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Go package for building automation tools
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gotask Added support for tasks Apr 7, 2015
shelltask Added a echo task and new line task for output formatting. Apr 13, 2015
testing Simple sass task for using command line sass Mar 31, 2015

GoAuto GoDoc

"What makes you so ashamed of being a grownup?" - The War Doctor


Task automation for grownups. GoAuto is a package that makes building a native executable tailored to a specific work flow, simple.

Here is a complete example of a Go build and test process triggered by any source file in a project changing.

NOTE If you are using OS X consider turning on the experimental OSX flag for Pipelines to avoid the "To many Open Files" error.

package main

import (


func main() {
	// Create a pipeline (Develop using Verbose, Change to Silent after testing)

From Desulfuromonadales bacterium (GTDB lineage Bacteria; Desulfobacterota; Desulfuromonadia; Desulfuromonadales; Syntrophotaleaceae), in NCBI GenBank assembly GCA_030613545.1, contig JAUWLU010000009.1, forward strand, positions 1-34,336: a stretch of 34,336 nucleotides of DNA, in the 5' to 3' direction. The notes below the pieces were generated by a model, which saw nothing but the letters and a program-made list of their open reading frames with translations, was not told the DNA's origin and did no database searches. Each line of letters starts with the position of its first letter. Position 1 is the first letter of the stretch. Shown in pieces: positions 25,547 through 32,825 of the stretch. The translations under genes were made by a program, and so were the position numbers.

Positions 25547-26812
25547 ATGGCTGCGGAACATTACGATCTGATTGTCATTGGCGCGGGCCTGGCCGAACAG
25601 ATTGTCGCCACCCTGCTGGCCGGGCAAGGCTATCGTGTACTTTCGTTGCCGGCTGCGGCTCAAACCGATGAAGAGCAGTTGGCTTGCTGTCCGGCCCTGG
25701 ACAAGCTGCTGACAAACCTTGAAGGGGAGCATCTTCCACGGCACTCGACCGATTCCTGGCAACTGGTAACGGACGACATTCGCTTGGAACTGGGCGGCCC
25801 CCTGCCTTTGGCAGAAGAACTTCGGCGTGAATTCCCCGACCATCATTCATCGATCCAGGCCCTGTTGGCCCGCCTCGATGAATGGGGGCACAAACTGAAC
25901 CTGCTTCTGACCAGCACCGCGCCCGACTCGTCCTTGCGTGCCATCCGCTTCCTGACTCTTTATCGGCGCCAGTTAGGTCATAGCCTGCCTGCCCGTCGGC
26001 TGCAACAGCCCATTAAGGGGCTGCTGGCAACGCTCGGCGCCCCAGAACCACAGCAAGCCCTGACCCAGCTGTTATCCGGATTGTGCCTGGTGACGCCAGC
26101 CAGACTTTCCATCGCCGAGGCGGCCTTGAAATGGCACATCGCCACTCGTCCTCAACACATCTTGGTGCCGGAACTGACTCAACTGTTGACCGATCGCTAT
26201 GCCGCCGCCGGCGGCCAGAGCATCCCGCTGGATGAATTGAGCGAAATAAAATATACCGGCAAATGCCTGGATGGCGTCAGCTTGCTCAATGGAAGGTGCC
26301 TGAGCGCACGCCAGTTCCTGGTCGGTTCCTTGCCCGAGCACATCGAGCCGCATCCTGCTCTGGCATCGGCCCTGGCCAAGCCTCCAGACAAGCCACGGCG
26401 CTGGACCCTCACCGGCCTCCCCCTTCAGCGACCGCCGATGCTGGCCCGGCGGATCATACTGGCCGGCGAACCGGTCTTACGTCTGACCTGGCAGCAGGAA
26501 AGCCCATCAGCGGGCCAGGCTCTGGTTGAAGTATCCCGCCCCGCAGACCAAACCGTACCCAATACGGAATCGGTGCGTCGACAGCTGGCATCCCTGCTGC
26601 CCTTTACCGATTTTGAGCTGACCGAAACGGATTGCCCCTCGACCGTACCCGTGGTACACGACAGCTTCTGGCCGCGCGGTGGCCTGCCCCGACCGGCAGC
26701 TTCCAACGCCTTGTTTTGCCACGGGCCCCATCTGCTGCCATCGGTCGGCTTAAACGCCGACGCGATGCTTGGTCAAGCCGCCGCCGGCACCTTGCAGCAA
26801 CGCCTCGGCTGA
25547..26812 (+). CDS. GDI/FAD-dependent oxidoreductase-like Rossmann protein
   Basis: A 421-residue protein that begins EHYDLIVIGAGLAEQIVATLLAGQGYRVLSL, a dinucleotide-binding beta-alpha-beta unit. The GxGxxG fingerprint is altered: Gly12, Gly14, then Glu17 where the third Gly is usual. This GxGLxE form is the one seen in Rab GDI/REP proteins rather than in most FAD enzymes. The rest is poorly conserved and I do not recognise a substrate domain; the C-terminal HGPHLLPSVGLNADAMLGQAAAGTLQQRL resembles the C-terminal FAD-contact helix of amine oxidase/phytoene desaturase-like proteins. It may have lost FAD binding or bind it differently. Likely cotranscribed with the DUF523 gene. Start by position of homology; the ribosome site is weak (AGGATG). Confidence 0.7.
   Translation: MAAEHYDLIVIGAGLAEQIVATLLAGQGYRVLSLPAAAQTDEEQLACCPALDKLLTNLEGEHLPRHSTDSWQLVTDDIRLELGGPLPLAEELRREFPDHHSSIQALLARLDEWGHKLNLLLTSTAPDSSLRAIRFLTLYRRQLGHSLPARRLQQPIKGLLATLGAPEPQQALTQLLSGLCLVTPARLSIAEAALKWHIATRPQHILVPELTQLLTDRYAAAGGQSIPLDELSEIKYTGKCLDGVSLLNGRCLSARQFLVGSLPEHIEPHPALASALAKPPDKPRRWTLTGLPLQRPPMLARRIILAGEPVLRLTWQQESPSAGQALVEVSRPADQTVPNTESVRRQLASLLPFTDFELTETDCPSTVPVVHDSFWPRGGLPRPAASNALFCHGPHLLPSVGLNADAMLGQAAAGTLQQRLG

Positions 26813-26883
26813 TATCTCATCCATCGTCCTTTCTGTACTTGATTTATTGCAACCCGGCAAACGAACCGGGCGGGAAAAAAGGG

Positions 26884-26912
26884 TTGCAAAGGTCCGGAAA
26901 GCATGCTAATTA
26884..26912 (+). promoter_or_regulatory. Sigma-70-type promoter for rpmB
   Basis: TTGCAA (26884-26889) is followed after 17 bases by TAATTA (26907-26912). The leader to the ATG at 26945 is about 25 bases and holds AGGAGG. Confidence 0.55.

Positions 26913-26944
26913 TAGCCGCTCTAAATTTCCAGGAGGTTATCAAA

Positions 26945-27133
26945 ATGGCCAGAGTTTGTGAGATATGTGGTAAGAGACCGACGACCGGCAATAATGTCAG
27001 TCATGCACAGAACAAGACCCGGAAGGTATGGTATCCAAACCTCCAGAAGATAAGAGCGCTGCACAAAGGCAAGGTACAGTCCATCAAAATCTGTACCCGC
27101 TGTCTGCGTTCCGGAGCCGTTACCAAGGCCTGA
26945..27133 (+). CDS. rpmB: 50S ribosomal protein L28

p := goauto.NewPipeline("Go Pipeline", goauto.Verbose)
	defer p.Stop()

	// Watch directories recursively, ignoring hidden directories
	wd := filepath.Join("src", "", "me", "myproject")
	if err := p.WatchRecursive(wd, goauto.IgnoreHidden); err != nil {

	// Create a workflow
	wf := goauto.NewWorkflow(

	// Add a file pattern to match
	if err := wf.WatchPattern(".*\\.go$"); err != nil {

	// Add workflow to pipeline

	// start the pipeline, it will block


  • No config files
  • Built in support for Go projects
  • No new syntax just Go
  • No external dependencies
  • Highly customizable
  • Fast
  • Small
  • Tool for building tools

Building a general purpose build tool with GoAuto that used config files would be a fairly trivial project. Feel free if that is your thing.


go get